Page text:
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Missed Chances In Rochdale Sex Abuse Scandal
Social services and police ignored the cries of vulnerable girls who were being sexually abused in Rochdale, a report into the scandal which saw nine men jailed reveals.
The review, by Rochdale's Safeguarding Children Board, details how authorities wrote off the complaints by abused teenagers, believing they were "making their own choices".
Five girls, aged between 13 and 15, were given alcohol, food and money by a gang of Asian men in return for sex and there were times when violence was used.
A chance to stop the nine men, who were jailed in May, was missed in 2008 by the police and the Crown Prosecution Service (CPS), the report said.
The first victim, who was 15 when the abuse began, told the police what had been happening to her in August 2008 but her case was not taken seriously and she continued to suffer abuse for another four months.
Richard Scorer, a solicitor for some of the abused girls, said it was "very likely" they would be taking legal action against the authorities for failing to protect them.
The report said: "Overall, child welfare organisations missed opportunities to provide a comprehensive, co-ordinated and timely response and, in addition, the criminal justice system missed opportunities to bring the perpetrators to justice."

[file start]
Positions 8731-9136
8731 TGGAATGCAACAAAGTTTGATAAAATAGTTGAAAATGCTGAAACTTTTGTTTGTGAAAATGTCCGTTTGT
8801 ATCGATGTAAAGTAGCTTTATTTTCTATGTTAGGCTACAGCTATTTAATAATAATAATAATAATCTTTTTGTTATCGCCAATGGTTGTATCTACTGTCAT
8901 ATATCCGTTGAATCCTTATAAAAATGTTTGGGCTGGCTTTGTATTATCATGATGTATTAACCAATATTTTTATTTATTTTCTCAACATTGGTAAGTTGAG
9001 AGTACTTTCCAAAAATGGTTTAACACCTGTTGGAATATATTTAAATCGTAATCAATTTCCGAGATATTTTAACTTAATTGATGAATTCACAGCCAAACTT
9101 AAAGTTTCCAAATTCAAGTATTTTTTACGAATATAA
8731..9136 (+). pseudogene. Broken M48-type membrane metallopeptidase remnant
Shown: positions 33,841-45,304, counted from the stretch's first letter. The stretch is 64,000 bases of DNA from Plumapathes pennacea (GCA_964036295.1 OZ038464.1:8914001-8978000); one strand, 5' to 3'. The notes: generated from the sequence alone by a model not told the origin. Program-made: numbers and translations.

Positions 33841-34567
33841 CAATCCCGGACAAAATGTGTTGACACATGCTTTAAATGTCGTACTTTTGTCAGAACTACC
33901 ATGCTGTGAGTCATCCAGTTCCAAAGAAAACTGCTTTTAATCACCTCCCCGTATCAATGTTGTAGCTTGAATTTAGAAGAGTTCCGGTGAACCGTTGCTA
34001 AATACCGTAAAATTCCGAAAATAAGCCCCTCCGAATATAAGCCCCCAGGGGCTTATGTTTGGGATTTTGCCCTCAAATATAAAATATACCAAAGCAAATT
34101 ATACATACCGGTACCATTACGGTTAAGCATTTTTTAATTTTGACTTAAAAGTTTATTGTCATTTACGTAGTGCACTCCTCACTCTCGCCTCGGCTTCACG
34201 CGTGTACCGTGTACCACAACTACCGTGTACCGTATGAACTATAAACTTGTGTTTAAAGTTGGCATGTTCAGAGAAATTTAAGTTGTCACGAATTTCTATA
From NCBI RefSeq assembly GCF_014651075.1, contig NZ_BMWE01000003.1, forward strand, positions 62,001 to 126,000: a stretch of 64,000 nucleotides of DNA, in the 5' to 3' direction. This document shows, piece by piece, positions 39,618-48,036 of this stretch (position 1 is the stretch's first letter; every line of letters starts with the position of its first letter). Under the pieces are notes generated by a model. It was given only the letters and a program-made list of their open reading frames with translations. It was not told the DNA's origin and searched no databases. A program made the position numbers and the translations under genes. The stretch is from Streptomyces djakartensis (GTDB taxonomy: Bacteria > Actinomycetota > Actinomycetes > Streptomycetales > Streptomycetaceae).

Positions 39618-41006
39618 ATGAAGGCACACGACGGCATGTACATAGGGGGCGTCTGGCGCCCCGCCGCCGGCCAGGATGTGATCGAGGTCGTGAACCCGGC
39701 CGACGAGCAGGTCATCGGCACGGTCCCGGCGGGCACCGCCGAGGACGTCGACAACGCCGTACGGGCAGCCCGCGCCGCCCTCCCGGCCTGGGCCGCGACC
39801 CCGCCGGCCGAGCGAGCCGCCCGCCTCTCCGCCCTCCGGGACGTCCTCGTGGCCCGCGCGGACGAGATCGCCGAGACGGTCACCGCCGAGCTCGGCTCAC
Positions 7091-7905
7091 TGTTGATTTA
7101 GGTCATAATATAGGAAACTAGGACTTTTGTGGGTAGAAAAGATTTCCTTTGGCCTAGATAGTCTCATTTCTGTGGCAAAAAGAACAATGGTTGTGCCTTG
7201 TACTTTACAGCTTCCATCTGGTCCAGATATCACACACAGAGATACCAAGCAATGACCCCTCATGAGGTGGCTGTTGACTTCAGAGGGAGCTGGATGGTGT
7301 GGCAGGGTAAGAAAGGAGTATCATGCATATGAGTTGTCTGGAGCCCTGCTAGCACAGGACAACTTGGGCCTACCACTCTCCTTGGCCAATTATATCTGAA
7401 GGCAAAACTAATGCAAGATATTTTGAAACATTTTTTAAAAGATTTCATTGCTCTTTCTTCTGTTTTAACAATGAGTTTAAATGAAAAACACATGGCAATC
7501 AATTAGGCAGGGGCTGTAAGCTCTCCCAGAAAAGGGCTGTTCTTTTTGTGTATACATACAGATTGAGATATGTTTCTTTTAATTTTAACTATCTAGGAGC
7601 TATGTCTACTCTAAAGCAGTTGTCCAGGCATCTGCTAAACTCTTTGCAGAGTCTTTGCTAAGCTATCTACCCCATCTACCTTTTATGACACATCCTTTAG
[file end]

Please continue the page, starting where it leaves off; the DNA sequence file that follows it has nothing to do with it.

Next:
Social workers, police and the CPS came under fire for "deficiencies" in the case and the failure was blamed on the "patchy" training of frontline staff.
Rochdale Council said it has used the review's findings to implement a series of changes including staff training on sexual exploitation awareness, better co-ordination between different agencies and more manpower for the child sex abuse team.
Rochdale MP Simon Danczuk said: "Some months ago I spoke in Parliament about the appalling attitudes shown by Rochdale social workers in blaming the young victims of rape for their abuse.
"The independent Safeguarding Board's investigation confirms this culture within Rochdale Council ...
"What this report shows is that young girls' cries for help were systematically ignored and I'm in no doubt that the poor response by council services would have emboldened the criminals to make them think they could carry on abusing with impunity."
He added: "They knew the girls had been to the police and social services and because nothing happened they must have thought 'we can get away with raping girls for as long as we want'. This report only looks at one case and clearly shows a culture of neglect."